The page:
Legacy of the industrial revolution
Some of the key structural issues of the industrial age still remain. These include boundaries of functional versus geographic divisions, and ownership criteria between public/private/hybrid. This is despite many experiments in matrix, networked and clustered structural environments. As management guru Tom Peters has implied, the potential of IT and communication is not necessarily translated into business practice. Indeed information overload negatively affects progress in many organisations. KM, with its emphasis on communities of practice, knowledge sharing, lessons learned and all the other features is rightly seen as a good bet on handling some of these issues.
The cliché of IT challenging the basic structure of the firm are well known: new technologies ought to enable greater levels of remote access, home working and employee-centric activity. This would certainly be useful. The cost of commuting to the (broadly) nineteenth century models of industrial working methods are huge in time costs per worker per year. Costs of infrastructure and energy are similarly occupying a high proportion of gross domestic product. Yet, as we approach a world with fewer natural resources to literally fuel mass urban transportation, and we live in an age which has been labelled ‘the knowledge economy’, still we retain old habits. The
This is because of a number of factors. Sunk cost investment in both travel infrastructure and in the social psychology of commuting are significant barriers to change. Also, the communication systems that do exist, although highly advanced, may not be geared to the needs of business. While the much-prophesised integration of mobile and data communication devices is technologically feasible, and in some cases in production, mobile phones are aimed at a different market. The issues around consolidation in this area may be changing in the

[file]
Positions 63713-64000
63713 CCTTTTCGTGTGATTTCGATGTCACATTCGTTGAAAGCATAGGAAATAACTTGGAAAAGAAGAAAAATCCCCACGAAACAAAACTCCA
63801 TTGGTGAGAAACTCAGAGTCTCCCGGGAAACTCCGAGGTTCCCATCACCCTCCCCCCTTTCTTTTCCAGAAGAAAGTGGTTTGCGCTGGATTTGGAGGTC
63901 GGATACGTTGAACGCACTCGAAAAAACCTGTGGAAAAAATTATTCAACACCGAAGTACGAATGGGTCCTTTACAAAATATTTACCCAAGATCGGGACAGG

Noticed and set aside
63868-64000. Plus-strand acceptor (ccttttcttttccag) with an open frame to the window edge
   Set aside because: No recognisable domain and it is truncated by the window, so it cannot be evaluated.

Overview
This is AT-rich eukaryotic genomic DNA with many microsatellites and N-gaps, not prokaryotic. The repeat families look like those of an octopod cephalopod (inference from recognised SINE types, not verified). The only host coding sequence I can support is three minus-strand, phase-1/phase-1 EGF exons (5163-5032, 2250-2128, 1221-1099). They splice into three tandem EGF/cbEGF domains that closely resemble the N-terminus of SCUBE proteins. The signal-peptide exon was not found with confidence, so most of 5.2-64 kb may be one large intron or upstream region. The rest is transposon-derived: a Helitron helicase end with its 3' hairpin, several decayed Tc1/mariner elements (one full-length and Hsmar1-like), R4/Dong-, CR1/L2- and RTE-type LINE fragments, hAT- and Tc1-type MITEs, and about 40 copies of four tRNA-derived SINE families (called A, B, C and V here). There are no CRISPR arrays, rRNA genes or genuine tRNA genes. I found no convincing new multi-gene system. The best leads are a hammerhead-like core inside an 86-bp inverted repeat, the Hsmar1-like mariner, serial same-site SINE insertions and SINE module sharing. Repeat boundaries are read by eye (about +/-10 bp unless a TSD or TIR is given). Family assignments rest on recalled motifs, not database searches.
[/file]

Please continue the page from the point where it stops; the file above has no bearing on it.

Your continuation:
A primary reason why organisational structures remain very similar to the Victorian industrial world of Mr Hardcastle and Mr Gradgrind is at the heart of our understanding of the role of second-generation KM. It is in the fact that organisations need to gain both a high level of communications infrastructure and a high level of KM maturity in order to make meaningful assessments on the boundaries of the firm, and on distributed work environments.
This new ground will be based on outputs, rather than on attendance in the office. Whereas traditionally organisations have used the cost of transactions as the basis for decisions on in-sourcing, outsourcing or off-shoring, the second generation of KM has the potential to assist in a more fundamental review of key business functions. While it is outside the scope of this article, IT and communications convergence issues ought to soon address many of these issues of security, flexibility, mobility and content capacity.
When these two areas of concern are reviewed together, they form a matrix (the Knowledge Utility Matrix) that should help KM practitioners to map out their organisation’s relative position, and what they need to do to address their organisation’s knowledge environment more effectively.
TABLE: The Knowledge Utility Matrix
Dungeons: companies trapped by a combination of poor IT infrastructure and a low KM perception;